One of the key ideas is that those in command don’t always make the right decisions, quite often they had to make tough calls in extraordinary situations. Each of these decisions contribute to the unfolding disaster, but what alternatives were there? This idea would lend itself to students trying to work better options. They could also look at the decisions Kady and Ezra made, were these the right decisions and did they help or hinder the evacuees?
Karina Fisk, Elisabeth Murdoch College, VIC
As the genre of this novel was science fiction/ action/verging on thriller and part romance, I thought I would struggle to wade through all 599 pages. I had pre-decided that surely we didn’t need another futuristic novel that involved space and warships. However needing to keep up with what students are reading, I thought maybe I should take a look. By the end of page one I was actually quite interested and wow – there was even a quote at the bottom of page one by George Orwell. As the novel progressed, consecutive nights were spent reading to the irresponsible early hours of the morning not wanting to put the novel down.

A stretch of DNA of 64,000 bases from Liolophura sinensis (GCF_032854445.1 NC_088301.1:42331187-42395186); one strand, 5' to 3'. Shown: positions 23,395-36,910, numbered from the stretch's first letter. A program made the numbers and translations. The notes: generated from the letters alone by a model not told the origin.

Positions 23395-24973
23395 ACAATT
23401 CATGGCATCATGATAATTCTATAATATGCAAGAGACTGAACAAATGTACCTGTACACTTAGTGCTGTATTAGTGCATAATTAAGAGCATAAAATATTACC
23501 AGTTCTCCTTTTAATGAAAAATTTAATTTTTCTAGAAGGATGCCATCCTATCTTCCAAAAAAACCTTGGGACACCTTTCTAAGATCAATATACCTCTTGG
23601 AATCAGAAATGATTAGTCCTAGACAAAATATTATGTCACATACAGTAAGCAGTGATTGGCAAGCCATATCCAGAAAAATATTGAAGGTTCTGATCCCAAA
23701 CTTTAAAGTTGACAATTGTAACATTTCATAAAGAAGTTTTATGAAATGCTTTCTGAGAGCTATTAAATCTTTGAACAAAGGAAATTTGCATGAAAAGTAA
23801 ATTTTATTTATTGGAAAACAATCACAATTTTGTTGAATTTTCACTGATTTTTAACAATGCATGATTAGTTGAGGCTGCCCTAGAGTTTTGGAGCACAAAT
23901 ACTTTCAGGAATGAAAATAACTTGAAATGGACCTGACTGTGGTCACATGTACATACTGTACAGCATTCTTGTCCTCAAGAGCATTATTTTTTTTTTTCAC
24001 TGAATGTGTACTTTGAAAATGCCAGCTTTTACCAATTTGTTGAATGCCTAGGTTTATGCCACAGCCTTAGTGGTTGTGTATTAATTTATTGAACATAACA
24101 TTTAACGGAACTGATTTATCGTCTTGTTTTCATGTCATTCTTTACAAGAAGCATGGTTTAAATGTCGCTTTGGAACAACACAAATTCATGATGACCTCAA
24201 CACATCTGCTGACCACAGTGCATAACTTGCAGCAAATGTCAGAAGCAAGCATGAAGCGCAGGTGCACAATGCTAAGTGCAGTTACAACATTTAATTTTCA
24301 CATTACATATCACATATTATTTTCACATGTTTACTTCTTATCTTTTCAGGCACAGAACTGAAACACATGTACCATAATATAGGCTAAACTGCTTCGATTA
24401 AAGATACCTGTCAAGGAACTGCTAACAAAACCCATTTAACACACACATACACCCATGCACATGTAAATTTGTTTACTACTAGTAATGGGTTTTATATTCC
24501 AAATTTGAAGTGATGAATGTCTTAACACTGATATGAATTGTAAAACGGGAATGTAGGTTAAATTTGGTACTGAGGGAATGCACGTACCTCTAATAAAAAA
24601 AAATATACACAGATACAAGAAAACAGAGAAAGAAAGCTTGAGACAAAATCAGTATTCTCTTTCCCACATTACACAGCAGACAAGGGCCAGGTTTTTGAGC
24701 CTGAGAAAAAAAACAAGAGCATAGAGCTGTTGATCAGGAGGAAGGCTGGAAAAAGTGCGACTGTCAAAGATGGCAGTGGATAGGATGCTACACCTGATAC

In a nutshell, Illuminae is set in 2575, a war exists over a planet and rival spaceships are fighting to the death. However while this battle takes place, there is also an outbreak of a plague, computer hacking, and a relationship between Kady and Ezra, two of the main characters. There is a very clever twist in the narrative, and the main computer system aboard one of the ships pretends to be one of the main characters.
The main ‘voice’ in this narrative is Kady’s, she is computer savy, witty and personable, great attributes to entice a female readership to this novel and genre.
Teenagers will love this book, it’s such a reflection of their lifestyles – there’s no narrative that we formally expect in a novel, it’s just a series of emails, documents, descriptions of surveillance footage, transmissions, graphics, etc. (It almost replicates teenagers friendships; no real conversations – just technology, SMS, Facebook, Twitter, etc.) The language is contextually relevant for teenagers, swearing has been blacked over but teenagers can still decipher what is being said.